Analysis: Ranking Seahawks free agent signings

By on March 16, 2022 0

With the league’s new year set to kick off March 16 at 1:00 p.m. PST, NFL free agency is officially in full swing as the Seahawks and 31 other teams work to improve their rosters for the upcoming 2022 season.

Unlike most recent offseasons, Seattle has ample cap space compared to most players in the league. As of March 15, estimates the team has $39.6 million in cap. But major holes need to be ironed out on both sides of football, including replacing legendary quarterback Russell Wilson and linebacker Bobby Wagner, who were each let go last week after a decade with the franchise.

It remains to be seen how well the Seahawks will continue the aggression of outside free agents entering a new era with no players left from their previous two Super Bowl teams. But as expected based on earlier comments from coach Pete Carroll and general manager John Schneider, they have proactively tried to sign as many of their own players as possible, suggesting they are not entering a rebuild at large scale.

As Seattle begins to build its roster for next season while ushering in a new era, I’ll break down each of the team’s signings with contract length, key financial details and an overall rating. Be sure to check back often as moves continue to pour in throughout free agency and leading up to April’s NFL Draft.

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Al Woods
go dissly

One of the most respected players in the Seattle locker room, Dissly earned his stripes by bouncing back beautifully from not one, but two serious injuries to open his career. Given his popularity with coaches and teammates for his courage and willingness to do the dirty work in the trenches, his return was predictable, but not necessarily at the price the team ended up paying.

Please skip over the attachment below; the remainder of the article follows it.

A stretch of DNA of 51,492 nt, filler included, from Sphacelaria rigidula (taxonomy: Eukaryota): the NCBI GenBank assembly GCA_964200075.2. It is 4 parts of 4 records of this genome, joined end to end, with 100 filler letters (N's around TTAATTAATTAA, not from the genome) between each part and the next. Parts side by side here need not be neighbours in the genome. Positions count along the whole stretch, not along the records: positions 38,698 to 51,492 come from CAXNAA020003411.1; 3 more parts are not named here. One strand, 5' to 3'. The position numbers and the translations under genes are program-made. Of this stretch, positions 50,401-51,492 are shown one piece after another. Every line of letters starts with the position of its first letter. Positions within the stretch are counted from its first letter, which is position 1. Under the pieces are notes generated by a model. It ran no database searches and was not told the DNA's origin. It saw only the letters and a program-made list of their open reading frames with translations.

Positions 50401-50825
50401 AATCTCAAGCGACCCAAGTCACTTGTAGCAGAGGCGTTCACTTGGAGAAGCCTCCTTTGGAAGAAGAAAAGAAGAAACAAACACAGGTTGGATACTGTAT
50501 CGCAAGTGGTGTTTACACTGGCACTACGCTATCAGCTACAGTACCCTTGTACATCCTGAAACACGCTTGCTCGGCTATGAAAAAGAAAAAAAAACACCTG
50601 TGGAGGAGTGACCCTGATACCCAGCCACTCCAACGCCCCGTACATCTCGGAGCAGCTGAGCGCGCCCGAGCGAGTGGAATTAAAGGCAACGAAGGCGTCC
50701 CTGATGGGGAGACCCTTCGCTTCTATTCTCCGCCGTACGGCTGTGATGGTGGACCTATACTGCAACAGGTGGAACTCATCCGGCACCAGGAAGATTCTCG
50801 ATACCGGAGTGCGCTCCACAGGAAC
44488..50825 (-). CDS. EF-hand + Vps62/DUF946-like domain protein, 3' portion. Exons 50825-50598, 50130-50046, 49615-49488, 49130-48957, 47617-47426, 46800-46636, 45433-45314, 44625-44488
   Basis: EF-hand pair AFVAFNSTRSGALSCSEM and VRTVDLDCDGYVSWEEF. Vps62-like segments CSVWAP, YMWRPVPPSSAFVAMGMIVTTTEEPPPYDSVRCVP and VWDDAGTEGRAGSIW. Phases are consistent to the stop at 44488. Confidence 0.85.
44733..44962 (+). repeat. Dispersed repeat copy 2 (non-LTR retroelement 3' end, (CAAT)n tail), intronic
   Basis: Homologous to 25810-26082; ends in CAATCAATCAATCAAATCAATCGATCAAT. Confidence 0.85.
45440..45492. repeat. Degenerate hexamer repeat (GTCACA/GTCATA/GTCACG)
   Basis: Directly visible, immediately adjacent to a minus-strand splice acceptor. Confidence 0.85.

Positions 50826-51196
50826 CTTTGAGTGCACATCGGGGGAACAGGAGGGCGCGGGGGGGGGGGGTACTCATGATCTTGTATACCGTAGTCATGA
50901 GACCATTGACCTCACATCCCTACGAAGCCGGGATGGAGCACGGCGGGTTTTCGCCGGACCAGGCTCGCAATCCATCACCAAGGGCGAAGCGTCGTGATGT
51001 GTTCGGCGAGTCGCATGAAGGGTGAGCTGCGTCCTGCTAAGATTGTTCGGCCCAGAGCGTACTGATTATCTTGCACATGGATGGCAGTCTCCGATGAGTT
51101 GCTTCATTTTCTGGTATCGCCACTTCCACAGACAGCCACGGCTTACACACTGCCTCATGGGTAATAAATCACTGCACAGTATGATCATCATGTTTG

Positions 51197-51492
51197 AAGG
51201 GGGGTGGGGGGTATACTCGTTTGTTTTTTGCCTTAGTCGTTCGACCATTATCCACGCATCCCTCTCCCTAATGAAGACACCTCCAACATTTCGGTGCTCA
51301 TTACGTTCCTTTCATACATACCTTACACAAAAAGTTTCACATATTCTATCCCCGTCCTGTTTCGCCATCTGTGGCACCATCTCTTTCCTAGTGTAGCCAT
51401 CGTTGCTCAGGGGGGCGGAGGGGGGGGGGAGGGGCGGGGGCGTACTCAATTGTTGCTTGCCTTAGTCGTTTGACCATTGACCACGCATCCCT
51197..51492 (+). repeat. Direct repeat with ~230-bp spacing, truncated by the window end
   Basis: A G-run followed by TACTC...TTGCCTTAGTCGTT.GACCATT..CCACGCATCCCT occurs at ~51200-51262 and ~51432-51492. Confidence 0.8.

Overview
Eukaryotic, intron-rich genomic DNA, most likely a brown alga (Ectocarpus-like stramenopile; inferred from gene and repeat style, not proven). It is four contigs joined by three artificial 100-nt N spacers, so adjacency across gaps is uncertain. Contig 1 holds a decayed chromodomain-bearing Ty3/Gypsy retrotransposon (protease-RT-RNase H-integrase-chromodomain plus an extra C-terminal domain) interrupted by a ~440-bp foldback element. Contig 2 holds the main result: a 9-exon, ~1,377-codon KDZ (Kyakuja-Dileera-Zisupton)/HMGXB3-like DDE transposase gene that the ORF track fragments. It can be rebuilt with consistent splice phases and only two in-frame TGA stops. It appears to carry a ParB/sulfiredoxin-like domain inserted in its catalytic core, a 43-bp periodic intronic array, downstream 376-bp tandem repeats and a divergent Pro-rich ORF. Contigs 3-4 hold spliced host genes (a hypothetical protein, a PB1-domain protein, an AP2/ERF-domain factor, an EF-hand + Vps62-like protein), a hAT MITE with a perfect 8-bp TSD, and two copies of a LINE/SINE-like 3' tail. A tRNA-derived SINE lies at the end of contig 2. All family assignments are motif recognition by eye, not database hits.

Production-wise, Dissly hasn’t been a major contributor for the Seahawks as a catcher the past two seasons, despite playing in 31 of 33 regular-season games. Although he’s caught more than 80% of his targets since 2020, he’s been a relative non-factor in the red zone with three total touchdowns and was limited to 482 receiving yards. On the plus side, he remained one of the best tight blockers in the game, ranking ninth best running blocker in Pro Football Focus a year ago after finishing 15th the previous year.

Playing in a tight, friendly scheme coordinated by Shane Waldron with plenty of 12 staff, Dissly could be a more important central point in the passing game as he was in his first two seasons before the injury. If that happens, this contract could look a lot more favorable a year from now. But the Seahawks are hoping his numbers will improve significantly given he now makes more money per year than Darren Waller and Tyler Higbee and carries an expensive cap hit north of $9 million in each of the past two years of his new contract.